Nov 2018
32
St. Louis, MO
#28
"Bury My Heart at Wounded Knee" by Dee Brown covers all of the Indian Wars 1865-90. It gets a bit repetitive (every Indian War was the result of whites betraying Indians) so I suggest you read only those chapters that apply to Montana or wherever you set your story. Robert Utley's "Frontier Regulars" and "Frontiersmen in Blue" describe the army before and after the CW. The earlier mentioned "Men to Match My Mountains" and "New Lands, New Men" are more relevant to post CW than pre.

You can google "Montana gold rush" "Red Cloud's War" and "Sioux War of 1876" and I'm sure you'll find something online. I don't know much about cattle and civilian settlement in Montana.

You asked about trails earlier - the Bozeman Trail ran from Laramie Wyoming up along the front range to Montana (roughly along modern I-25). It featured prominently in Red Cloud's War.
Just went to Half-Price Books, where they're having 20% off anything in store, so I grabbed a few books that I think are extremely relevant to the topic. I got the following books:

"The Illustrated Directory of the Old West" by William C. Davis

"Lions of the West: Heroes and Villains of the Westward Expansion" by Robert Morgan

"Dodge City: Wyatt Earp, Bat Masterson and the Wickedest Town in the American West" by Tom Clavin

"The Oxford History of the American West" edited by Clyde A. Milner, Carol A. O'Connor and Martha A. Sandweiss

"XIT: Being a New and Original Exploration, in Art and Words, into the Life and Times of the American Cowboy" by Caleb Pirtle and the Texas Cowboy Artists Association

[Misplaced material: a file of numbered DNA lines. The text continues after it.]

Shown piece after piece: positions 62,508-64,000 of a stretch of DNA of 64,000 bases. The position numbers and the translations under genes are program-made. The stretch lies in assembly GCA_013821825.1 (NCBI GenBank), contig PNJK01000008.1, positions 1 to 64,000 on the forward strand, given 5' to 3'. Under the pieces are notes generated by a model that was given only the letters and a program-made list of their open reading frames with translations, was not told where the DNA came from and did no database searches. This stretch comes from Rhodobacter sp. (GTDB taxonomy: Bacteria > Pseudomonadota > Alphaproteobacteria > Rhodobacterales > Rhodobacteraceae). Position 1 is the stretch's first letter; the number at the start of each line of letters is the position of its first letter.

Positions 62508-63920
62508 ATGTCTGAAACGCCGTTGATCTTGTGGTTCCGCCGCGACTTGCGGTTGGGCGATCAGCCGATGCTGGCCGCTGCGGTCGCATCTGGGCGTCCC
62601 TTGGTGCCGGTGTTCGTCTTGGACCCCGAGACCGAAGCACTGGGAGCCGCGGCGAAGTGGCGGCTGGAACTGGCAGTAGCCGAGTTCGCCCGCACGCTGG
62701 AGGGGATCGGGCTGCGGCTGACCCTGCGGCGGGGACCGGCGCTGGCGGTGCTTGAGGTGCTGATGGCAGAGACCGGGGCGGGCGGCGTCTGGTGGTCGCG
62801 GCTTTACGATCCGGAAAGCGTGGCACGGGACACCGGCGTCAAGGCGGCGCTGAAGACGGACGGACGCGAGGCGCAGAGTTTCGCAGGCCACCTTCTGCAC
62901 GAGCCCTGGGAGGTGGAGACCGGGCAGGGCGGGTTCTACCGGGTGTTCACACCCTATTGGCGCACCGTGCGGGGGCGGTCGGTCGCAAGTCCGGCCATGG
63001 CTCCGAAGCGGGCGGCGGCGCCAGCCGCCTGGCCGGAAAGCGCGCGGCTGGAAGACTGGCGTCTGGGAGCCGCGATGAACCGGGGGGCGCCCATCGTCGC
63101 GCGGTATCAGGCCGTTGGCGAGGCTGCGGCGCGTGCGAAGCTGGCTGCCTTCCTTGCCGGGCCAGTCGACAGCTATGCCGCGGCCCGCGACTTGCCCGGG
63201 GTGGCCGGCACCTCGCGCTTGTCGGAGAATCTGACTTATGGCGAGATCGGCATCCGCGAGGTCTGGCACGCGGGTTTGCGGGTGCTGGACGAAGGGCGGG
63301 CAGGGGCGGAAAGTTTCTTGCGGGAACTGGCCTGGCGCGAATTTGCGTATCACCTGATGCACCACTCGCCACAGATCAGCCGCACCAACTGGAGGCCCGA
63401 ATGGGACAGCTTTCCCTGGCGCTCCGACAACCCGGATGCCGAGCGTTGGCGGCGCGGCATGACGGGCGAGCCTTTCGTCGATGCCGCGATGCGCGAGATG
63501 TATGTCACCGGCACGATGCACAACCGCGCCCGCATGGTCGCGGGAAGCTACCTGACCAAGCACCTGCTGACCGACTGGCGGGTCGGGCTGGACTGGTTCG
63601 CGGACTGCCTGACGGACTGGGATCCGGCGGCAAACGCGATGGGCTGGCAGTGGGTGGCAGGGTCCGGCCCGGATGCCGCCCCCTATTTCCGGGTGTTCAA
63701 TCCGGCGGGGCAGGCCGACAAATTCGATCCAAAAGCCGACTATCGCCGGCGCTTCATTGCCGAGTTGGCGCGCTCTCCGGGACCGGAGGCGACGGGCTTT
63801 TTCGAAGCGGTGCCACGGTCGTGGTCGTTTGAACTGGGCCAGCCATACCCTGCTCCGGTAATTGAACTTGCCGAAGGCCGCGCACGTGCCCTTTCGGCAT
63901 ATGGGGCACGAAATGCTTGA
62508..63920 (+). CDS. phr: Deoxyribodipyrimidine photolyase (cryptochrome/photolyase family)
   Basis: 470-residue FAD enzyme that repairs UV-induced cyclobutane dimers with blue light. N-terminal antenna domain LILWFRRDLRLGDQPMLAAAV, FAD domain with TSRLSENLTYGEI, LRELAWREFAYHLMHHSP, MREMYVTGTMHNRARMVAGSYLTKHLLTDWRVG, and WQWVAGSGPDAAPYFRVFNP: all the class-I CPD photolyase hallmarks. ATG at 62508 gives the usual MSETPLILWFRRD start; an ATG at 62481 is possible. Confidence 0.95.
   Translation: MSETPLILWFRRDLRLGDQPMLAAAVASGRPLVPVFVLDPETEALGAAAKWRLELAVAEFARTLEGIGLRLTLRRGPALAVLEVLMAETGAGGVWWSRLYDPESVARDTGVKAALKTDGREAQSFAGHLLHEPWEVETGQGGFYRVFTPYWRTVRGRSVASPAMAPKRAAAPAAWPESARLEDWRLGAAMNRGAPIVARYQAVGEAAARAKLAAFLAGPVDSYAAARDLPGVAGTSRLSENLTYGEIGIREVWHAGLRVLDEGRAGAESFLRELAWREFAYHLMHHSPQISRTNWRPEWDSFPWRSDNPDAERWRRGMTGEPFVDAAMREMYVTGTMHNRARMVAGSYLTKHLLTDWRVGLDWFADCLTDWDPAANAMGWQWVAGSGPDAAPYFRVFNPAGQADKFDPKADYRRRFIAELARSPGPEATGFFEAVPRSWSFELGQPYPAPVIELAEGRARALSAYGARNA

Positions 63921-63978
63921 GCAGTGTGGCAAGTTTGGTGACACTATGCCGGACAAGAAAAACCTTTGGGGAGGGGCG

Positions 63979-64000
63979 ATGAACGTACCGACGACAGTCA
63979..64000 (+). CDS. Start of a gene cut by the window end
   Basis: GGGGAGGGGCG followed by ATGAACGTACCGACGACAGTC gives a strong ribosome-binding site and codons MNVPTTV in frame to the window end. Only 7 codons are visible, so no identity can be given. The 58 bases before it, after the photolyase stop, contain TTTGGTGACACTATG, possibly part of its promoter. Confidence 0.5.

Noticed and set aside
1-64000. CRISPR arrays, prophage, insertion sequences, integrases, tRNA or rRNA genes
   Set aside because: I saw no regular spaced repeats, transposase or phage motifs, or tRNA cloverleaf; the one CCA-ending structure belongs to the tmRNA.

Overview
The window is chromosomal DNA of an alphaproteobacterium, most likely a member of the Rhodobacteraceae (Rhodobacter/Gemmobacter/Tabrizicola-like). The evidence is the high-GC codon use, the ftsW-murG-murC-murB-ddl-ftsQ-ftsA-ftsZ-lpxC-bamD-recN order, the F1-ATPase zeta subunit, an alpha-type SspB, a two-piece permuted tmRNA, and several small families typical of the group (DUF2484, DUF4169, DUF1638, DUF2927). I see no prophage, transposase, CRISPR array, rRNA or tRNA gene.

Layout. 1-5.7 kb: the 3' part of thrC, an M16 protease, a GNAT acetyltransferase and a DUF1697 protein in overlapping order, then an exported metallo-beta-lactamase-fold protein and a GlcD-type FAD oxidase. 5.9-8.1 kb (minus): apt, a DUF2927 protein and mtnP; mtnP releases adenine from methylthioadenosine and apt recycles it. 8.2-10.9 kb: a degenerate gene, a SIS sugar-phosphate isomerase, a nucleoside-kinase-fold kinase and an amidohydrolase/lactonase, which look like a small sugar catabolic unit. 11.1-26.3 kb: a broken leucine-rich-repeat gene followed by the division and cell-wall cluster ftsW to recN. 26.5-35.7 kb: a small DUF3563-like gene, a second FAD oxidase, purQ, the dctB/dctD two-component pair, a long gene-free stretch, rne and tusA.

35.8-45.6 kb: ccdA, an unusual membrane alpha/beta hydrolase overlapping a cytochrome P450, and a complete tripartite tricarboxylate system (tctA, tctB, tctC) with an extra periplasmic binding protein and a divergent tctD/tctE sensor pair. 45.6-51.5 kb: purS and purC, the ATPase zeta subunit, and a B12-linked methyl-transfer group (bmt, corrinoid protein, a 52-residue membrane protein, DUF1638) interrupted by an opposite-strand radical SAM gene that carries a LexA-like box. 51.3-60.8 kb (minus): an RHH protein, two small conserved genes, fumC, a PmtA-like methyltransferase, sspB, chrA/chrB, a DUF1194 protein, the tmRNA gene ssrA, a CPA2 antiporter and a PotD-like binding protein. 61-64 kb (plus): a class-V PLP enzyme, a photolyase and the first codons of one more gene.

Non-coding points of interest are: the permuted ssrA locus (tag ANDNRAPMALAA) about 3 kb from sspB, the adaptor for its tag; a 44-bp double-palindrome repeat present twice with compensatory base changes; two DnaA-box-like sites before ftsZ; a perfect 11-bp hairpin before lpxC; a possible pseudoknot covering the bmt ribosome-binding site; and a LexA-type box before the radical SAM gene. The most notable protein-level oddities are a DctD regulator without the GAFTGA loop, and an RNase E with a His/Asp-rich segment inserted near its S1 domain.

Have any experience with or heard of any of these books? I skimmed each one pretty quick, and they looked pretty good.

Almost grabbed myself an old binding of "Life on the Mississippi" just for the hell of reading it.

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Chlodio

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Aug 2016
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#29
I'm sure those books will give you good service.
Earlier I mentioned Butch Cassidy's Hole in the Wall Gang. They were based out of Johnson County, Wyoming, between Sheridan and Caspar which is not far from Montana. If you want outlaws in your story, you might find some potential there. You can start with Wiki:
Hole-in-the-Wall Gang - Wikipedia
 
Nov 2018
32
St. Louis, MO
#30
I'm sure those books will give you good service.
Earlier I mentioned Butch Cassidy's Hole in the Wall Gang. They were based out of Johnson County, Wyoming, between Sheridan and Caspar which is not far from Montana. If you want outlaws in your story, you might find some potential there. You can start with Wiki:
Hole-in-the-Wall Gang - Wikipedia
Thank you for the info! I got a good sign about writing the book today. As I love Wyoming and Montana, when I spot the rare Wyoming license plate here in Missouri, and I see the person, I always strike up a conversation with them. As I left the book store with my source material, I saw him and stroke up a conversation. He told me that he's here because he's visiting family, but he's a professor of history at a CC in Wyoming. I asked him what his specialty was...The American Civil War, with a secondary focus of the American West. What are the chances of that happening?